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Missouri’s Civil War Historical Markers
Marker series published by Missouri’s Civil War Heritage Foundation, Inc., highlighting activities across the state. Not to be confused with the series published by the Missouri Department of Natural Resources.
By Cosmos Mariner, September 9, 2017
Civil War Marker (wide view; showing marker, kiosk, and City Square Park in background)
A violent encounter between Southern partisan cavalry and Union forces occurred in and near Centralia on September 27, 1864. /The Southern forces were irregular Confederate partisan rangers under the overall command of William "Bloody Bill” . . . — — Map (db m116878) HM
The Civil War divided Missouri, but in Callaway County more soldiers served with the pro-Southern Missouri State Guard (MSG), the Confederate Army or irregular partisans. The MSG was a state-sanctioned force, organized in May 1861 to defend . . . — — Map (db m70386) HM
"The Columns" atop this hill are the venerated remains of Westminster College's original academic building, Westminster Hall, destroyed by fire in 1909. Founded in 1851, Westminster was one of the few Missouri colleges to function in some . . . — — Map (db m70437) HM
Missouri's Civil War
The Civil War on the Missouri-Kansas border was an extension of the raiding and looting that took place during the Bleeding Kansas era of 1854 to 1860. Early in the war, Kansas Jayhawkers and Redlegs dressed in blue . . . — — Map (db m20318) HM
The City of Union was founded in 1825. It was the second county seat of Franklin County, replacing New Port, which served the county from the time it separated from St. Louis County in 1818. In 1859, John T. Vitt constructed the brick building that . . . — — Map (db m124309) HM
Washington Railroad Depot Burns
Confederate General Marmaduke's forces were advancing on Washington as October 1864 approached, with fear and widespread panic among the town's residents. Many citizens crossed the river to evade the advance . . . — — Map (db m125893) HM
Settlers to what we now call Iron County arrived in the first few decades of the 19th century. Little did they know what would unfold just a few more decades later when the Civil War erupted in Missouri.
One of those first settlers was Ephraim . . . — — Map (db m99167) HM
You are standing on the site of the Danville Female Academy, and at your front is the sole surviving building of the Academy, the chapel and dormitory.
The Female Academy was founded in 1853 by the Reverend James H. Robinson at a time when . . . — — Map (db m42744) HM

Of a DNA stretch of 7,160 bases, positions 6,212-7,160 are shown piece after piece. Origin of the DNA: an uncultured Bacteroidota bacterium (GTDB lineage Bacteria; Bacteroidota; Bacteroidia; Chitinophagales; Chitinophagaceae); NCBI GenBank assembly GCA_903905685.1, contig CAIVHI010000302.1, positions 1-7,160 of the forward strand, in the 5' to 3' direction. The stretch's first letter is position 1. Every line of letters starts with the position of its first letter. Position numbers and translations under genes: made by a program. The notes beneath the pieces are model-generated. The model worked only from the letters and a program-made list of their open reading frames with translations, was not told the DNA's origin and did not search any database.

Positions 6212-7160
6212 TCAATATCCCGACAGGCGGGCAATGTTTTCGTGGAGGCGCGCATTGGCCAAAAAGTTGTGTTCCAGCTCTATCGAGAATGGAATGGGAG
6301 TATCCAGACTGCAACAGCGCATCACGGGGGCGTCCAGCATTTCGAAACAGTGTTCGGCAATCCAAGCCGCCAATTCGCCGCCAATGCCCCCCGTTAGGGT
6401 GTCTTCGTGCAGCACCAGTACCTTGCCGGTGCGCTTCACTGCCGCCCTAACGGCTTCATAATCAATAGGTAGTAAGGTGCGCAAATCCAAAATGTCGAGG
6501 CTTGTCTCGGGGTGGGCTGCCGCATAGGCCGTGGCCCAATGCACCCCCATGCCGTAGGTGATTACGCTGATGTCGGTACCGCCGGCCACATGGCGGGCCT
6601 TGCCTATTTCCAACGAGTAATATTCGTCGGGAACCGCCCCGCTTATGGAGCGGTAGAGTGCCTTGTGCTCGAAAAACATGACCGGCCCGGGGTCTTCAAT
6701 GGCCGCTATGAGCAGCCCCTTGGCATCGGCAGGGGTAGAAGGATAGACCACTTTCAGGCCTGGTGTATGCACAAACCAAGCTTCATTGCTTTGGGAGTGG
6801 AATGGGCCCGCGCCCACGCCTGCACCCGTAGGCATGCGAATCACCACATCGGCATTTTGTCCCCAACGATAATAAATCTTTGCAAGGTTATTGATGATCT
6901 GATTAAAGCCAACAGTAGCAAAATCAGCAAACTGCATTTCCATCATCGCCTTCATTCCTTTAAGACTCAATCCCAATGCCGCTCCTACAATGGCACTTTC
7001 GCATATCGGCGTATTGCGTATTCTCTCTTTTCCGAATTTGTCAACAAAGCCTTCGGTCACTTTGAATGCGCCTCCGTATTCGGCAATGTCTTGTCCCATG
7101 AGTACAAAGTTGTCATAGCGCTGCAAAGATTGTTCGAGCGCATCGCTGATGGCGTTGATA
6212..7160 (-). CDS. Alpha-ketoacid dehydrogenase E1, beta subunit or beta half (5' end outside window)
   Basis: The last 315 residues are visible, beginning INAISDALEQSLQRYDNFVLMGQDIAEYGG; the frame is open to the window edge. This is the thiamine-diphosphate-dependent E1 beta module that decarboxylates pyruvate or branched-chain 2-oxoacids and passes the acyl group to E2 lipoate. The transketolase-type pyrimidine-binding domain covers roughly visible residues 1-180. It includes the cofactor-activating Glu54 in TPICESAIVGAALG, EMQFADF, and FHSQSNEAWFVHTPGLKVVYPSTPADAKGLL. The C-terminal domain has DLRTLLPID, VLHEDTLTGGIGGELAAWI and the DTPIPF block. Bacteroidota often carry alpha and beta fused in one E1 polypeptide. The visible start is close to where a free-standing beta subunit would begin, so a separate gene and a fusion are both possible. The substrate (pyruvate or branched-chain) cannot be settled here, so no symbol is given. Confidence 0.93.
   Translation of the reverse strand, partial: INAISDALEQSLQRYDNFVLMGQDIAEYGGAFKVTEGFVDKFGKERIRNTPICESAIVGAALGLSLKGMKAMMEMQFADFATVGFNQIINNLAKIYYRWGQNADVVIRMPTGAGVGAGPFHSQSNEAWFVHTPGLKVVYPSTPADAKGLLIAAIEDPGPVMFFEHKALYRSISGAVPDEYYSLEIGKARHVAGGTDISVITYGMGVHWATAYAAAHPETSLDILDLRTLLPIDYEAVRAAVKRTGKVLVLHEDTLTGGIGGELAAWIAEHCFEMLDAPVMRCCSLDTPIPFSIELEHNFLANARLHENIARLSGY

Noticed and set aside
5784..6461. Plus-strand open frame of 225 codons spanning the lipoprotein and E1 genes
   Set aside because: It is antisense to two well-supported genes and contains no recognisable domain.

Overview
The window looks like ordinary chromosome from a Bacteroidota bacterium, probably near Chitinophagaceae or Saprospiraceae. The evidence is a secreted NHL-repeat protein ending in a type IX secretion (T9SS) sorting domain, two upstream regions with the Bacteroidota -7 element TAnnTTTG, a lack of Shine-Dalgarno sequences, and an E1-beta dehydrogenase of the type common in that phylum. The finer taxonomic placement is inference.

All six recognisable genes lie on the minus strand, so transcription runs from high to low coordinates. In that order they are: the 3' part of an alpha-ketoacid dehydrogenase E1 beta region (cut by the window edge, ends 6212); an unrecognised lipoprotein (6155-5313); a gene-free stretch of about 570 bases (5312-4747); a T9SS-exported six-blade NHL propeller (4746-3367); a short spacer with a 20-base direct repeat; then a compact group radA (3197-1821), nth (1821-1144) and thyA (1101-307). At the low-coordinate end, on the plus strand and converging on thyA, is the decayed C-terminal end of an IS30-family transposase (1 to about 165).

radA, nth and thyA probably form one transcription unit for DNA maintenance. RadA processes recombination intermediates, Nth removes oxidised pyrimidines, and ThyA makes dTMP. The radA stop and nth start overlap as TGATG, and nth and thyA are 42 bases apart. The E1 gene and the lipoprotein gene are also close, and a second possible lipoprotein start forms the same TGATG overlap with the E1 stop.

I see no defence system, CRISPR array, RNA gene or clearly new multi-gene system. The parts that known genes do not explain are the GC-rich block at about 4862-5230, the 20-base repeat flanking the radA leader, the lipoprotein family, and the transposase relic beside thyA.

Missouri achieved statehood in 1821 as a result of the famous "Missouri Compromise." It was decreed that Missouri be admitted as a slave state, but thereafter no state north of the 36º 30' North latitude in the Louisiana Territory would be . . . — — Map (db m44280) HM
More than one hundred and fifty years ago, Brigadier General John Pope faced a tactical dilemma on the Mississippi River. Confederate batteries at Island No. 10 blocked passage through a complex series of river bends. Although Pope held New Madrid, . . . — — Map (db m82003) HM
To further protect New Madrid from Union attack, a smaller fort was built on the east side of town at the mouth of St. John's Bayou. This upper fort, named Fort Bankhead (the original location was washed away by the ever-changing Mississippi River) . . . — — Map (db m82002) HM
In February 1862, Union Gen. John Pope, then stationed in central Missouri, was placed in command of the 20,000-man Army of the Mississippi and ordered to advance on Island #10 and New Madrid. On February 28th, Pope and his men left Commerce, MO and . . . — — Map (db m82006) HM
Northwest Missouri Tinderbox
Conflict and uncertainty were widespread in northwest Missouri in the summer of 1864. Federal forces struggled in a heavy-handed manner to control areas much too large for their capabilities. Raiders from . . . — — Map (db m65997) HM
The Jefferson Barracks National Cemetery was established by joint resolution of Congress in 1866, among the first burial grounds officially designated in the wake of the Civil War. Under the care of the Veterans Administration, the facility is open . . . — — Map (db m124986) HM
Nevada City was laid out as Vernon County's seat of government in 1855, and was named for a California town prominent during the Gold Rush. Founding spirit DeWitt C. Hunter had spent some years mining there before returning to western Missouri . . . — — Map (db m34210) HM